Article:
American Heritage® Dictionary of the English Language, Fourth Edition
- n. A violent upheaval that causes great destruction or brings about a fundamental change.
- n. A violent and sudden change in the earth's crust.
- n. A devastating flood.
Century Dictionary and Cyclopedia
- n. A deluge or an overflowing of water; a flood; specifically, the Noachian flood.
- n. In geology, an inundation or deluge, or other violent and sudden physical action of great extent, supposed to have been the efficient cause of various phenomena (as of the deposition of different formations of diluvium or drift) for which the gradual action of moderate currents, or that of ice, is considered to have been inadequate.
- n. Figuratively, a sudden or violent action of overwhelming force and extended sweep.
- n. A sudden, violent event.
- n. geology A sudden and violent change in the earth's crust.
- n. A great flood.
GNU Webster's 1913
- n. An extensive overflow or sweeping flood of water; a deluge.
- n. (Geol.) Any violent catastrophe, involving sudden and extensive changes of the earth's surface.
- n. a sudden violent change in the earth's surface
- n. an event resulting in great loss and misfortune
- French cataclysme, from Latin cataclysmos, from Ancient Greek κατακλυσμός (kataklysmos, "deluge, flood"), from κατακλύζω (kataklyzo, "to dash over, flood, deluge, inundate"), from κατά (kata, "downwards, towards") + κλύζω (klyzo, "to wash off, to wash away, to dash over"). (Wiktionary)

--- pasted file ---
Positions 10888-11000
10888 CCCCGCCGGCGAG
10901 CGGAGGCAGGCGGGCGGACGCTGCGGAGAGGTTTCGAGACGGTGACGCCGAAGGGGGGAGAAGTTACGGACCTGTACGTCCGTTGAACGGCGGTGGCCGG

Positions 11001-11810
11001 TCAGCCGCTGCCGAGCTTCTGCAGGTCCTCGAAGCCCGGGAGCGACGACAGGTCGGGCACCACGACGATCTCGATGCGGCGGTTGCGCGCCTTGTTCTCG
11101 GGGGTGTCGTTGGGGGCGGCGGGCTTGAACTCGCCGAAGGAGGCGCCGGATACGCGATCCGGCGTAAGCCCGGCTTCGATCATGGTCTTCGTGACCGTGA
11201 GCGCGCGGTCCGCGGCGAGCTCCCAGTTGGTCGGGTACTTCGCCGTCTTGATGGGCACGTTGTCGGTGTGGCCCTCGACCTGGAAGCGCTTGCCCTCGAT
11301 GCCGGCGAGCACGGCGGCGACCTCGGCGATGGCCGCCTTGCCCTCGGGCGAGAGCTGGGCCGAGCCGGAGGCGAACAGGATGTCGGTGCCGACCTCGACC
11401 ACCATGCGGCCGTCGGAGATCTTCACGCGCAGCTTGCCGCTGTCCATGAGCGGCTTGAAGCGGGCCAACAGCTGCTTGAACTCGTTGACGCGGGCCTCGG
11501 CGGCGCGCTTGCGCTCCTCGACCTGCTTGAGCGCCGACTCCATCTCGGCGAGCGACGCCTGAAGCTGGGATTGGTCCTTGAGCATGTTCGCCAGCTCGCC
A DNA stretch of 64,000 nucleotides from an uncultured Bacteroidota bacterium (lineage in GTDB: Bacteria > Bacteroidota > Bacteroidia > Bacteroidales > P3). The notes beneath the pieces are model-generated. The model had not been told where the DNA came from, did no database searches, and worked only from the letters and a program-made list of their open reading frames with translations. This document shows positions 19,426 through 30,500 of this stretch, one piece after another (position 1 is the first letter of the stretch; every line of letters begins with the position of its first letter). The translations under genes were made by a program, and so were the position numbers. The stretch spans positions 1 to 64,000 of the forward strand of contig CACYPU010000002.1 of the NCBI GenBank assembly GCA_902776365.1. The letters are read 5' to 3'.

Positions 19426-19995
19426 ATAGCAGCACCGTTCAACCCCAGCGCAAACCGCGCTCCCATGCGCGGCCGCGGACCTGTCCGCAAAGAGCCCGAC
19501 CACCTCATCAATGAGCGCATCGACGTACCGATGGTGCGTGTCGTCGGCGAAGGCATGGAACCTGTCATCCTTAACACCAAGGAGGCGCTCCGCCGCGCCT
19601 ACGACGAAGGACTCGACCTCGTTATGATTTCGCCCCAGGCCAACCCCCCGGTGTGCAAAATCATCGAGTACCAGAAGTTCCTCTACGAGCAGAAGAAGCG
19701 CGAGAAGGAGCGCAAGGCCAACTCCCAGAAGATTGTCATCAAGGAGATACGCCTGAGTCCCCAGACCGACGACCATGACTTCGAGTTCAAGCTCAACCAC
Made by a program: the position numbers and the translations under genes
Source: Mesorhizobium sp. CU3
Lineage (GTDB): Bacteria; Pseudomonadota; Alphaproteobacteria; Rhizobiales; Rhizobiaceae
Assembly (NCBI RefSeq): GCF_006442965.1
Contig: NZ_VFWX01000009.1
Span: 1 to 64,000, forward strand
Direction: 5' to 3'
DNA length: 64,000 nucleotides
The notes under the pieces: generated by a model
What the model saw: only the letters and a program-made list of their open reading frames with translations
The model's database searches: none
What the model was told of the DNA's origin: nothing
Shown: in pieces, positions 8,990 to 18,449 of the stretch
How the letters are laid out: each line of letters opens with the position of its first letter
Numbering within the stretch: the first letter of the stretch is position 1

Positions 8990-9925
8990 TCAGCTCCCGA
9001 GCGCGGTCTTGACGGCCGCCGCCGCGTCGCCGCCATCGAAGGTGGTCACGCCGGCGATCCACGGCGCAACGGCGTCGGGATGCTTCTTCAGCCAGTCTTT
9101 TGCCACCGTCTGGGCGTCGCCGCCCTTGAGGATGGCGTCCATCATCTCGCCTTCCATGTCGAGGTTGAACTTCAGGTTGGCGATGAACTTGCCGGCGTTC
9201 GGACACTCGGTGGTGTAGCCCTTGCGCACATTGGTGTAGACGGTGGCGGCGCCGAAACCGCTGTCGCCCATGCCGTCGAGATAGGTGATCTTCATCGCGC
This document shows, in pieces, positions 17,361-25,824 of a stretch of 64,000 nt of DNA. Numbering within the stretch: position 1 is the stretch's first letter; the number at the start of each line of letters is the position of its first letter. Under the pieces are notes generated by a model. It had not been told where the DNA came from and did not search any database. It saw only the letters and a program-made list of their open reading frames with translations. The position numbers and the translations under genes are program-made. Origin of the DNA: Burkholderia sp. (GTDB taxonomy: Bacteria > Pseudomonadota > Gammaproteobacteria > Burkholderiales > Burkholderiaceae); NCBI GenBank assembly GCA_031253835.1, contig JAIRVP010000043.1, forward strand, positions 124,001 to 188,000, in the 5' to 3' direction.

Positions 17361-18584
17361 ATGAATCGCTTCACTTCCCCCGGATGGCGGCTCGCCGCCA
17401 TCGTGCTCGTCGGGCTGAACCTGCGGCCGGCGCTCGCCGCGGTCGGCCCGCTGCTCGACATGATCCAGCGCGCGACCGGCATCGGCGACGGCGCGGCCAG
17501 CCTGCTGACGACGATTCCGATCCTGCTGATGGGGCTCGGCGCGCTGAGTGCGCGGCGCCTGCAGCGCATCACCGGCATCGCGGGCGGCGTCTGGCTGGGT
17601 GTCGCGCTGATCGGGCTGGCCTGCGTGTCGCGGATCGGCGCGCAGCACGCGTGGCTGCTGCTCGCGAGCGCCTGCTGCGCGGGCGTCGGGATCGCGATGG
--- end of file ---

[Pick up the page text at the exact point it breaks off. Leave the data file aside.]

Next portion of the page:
- French cataclysme, from Latin cataclysmos, deluge, from Greek kataklusmos, from katakluzein, to inundate : kata-, intensive pref.; see cata- + kluzein, to wash away. (American Heritage® Dictionary of the English Language, Fourth Edition)
“Some people swore the year 2000 would bring technological chaos, or an old-fashioned End of the Word cataclysm.”
“The much-debated computer worm may have headed off a conflagration that would have rendered the word cataclysm a pale understatement.”
“We appear to be headed for something where the word cataclysm seems terrifyingly appropriate.”
“Zizek is a believer in the Revolution at a time when almost nobody, not even on the left, thinks that such a cataclysm is any longer possible or even desirable.”
“This utopian visionarism induced the artists to renounce figurative art methods in favor of the avant-garde modes of expressing a symbolic representation of the historic cataclysm, which is particularly typical for Genke and Shor.”
“He painted bleak gatherings of jobless men and he painted toppling skyscrapers that reveal a world in cataclysm.”
“The fact that this was the site of the greatest explosion in modern recorded history was truly awe-inspiring -- that I was just a few miles away from the center of so vast a cataclysm was a simple fact that exerted a powerful hold on me, and has ever since.”
“It may be that the cataclysm was a natural ebullition of human nature, and as a cause the economic rivalry may have been just as insignificant as the murder of the Archduke.”
“So it came about that the outcome of the cataclysm was a thing which happens often enough in a conventionalized world.”
“It is also a post-Apocalyptic Earth, but in that case the cataclysm was a solar flare (known as "The Burn" rather than "The Flash") that turned the planet into a vast desert.”
These user-created lists contain the word ‘cataclysm’.
A complete Barron's Wordlist for GRE preparation. Your online flashcard replacement.
A collection of words found in English that are either purely Greek or have Greek etymology.
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an overlapping of manuscripts.
down(ward), wrongly or badly, completely, against
All my favourite words that I come across!
Lexicon I likez... in no order whatsoever.
cool mint antiseptic
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